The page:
Hemp Protein vs Whey Protein: Which is Best?
“Hemp Protein vs Whey Protein” was co-authored by Devon Suggs and by Katie Dodd, MS, RDN, CSG, LD, FAND. Devon is a dietetic intern at Oregon Health Sciences University.
Whey protein has traditionally been a go-to for individuals looking to supplement their diets with protein powder. However, more and more people are looking for plant-based alternatives to whey protein. And interest in hemp protein in particular has been on the rise.
So, when it comes to hemp protein vs whey protein; which is best? Let’s look at why we need protein and start digging into the differences between hemp protein vs. whey protein.
Why Do You Need Protein?
Protein is an important nutrient for health. It is one of three micronutrients our bodies need: protein, carbohydrate, and fat. Protein has a role in every part of our bodies. For example, it helps to maintain muscle, has a role in healthy bones and skin (1).
The Dietary Reference Intake (DRI) for protein in generally healthy adults is 0.8 grams of protein per kilogram body weight (2). For example, a 200-pound individual would weight 91 kg (200 lbs/2.2= 91 kg) and require 73 grams of protein per day (91 kg x 0.8= 73 grams protein).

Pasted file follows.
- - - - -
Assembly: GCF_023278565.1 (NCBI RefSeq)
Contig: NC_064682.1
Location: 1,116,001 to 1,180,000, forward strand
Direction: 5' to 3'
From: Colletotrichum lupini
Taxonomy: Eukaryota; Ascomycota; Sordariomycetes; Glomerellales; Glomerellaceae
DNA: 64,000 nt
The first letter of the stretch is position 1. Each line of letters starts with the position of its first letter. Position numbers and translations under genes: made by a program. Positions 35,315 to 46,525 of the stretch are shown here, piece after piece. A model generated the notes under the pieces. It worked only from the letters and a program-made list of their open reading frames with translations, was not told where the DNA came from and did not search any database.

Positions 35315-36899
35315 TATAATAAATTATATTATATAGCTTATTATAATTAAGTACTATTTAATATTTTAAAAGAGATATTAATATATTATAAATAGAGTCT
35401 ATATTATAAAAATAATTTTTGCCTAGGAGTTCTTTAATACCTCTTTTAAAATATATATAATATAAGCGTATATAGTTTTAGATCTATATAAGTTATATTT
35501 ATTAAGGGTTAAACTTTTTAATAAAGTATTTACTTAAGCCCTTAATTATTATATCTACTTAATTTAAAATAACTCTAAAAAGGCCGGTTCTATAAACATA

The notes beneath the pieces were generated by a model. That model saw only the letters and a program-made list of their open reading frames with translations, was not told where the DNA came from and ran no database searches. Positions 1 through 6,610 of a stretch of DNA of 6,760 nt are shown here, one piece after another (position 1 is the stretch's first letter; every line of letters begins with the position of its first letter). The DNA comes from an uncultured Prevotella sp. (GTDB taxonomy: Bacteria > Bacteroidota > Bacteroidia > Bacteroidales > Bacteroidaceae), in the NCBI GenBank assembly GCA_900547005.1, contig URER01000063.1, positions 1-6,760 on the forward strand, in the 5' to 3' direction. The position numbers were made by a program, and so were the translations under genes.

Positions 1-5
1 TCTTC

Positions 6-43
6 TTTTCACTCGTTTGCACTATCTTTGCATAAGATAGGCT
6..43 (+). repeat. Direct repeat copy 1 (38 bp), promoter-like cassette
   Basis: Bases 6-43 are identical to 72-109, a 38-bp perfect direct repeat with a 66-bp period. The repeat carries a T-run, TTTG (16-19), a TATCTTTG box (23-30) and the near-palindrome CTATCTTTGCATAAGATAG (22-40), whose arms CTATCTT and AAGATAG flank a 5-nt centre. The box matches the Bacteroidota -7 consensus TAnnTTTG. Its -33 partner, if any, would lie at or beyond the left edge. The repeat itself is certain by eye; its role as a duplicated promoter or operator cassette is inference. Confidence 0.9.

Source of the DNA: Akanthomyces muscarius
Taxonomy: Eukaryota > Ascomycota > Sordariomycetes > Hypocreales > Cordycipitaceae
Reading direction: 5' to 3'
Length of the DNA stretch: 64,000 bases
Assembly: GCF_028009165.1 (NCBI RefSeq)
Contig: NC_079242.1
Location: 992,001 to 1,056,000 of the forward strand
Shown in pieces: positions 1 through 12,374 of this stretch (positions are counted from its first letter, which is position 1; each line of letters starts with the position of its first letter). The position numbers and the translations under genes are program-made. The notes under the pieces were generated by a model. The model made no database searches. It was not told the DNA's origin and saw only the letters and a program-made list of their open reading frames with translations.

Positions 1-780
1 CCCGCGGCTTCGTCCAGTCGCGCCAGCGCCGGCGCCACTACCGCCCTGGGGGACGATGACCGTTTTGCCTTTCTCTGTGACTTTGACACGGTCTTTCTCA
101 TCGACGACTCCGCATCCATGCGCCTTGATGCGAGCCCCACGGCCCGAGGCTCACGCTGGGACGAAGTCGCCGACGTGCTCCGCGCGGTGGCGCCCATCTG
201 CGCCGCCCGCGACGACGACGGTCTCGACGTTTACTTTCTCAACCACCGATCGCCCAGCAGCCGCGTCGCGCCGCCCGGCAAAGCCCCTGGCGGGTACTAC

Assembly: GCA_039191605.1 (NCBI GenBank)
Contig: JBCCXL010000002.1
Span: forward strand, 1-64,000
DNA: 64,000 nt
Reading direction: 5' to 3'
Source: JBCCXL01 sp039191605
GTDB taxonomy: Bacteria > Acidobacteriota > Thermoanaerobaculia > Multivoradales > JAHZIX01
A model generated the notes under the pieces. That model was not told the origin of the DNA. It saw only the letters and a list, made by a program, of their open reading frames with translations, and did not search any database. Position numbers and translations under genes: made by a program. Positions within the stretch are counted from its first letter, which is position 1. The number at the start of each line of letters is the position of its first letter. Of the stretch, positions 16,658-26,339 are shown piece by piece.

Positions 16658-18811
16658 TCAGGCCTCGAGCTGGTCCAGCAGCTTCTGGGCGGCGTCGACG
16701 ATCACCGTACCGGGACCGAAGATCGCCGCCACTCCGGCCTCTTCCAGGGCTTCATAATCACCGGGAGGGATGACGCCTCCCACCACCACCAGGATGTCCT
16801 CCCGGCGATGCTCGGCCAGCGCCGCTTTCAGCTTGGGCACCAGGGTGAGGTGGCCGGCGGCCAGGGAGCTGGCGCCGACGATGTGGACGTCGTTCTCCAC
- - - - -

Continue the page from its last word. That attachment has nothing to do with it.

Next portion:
Research suggests that older adults need even more protein at 1.0-1.2 grams of protein per kilogram body weight. You can review our article on Protein Requirements for Older Adults to learn more.
There are situations where an individual would need more protein. For instance, if they have wounds or pressure injuries, are in recovery from surgery, etc. There are also situations where an individual would need less protein.
Be sure to speak to your medical provider and/or a Registered Dietitian to determine how much protein you need based on your unique situation.
As a dietitian, I advocate for getting protein from food first. However, there is an important role that protein supplements and protein powders play.
Some individuals are unable to get the protein they need from food alone. Protein powders can make it easier to consume the protein an individual requires.
There are many different types of protein powders. They typically come from two sources: animal based or plant based.
Whey and casein protein powders are animal based, coming from dairy. Soy, pea, and hemp protein powders are some of the plant-based protein powders available on the market.
Hemp Protein vs Whey Protein: The Differences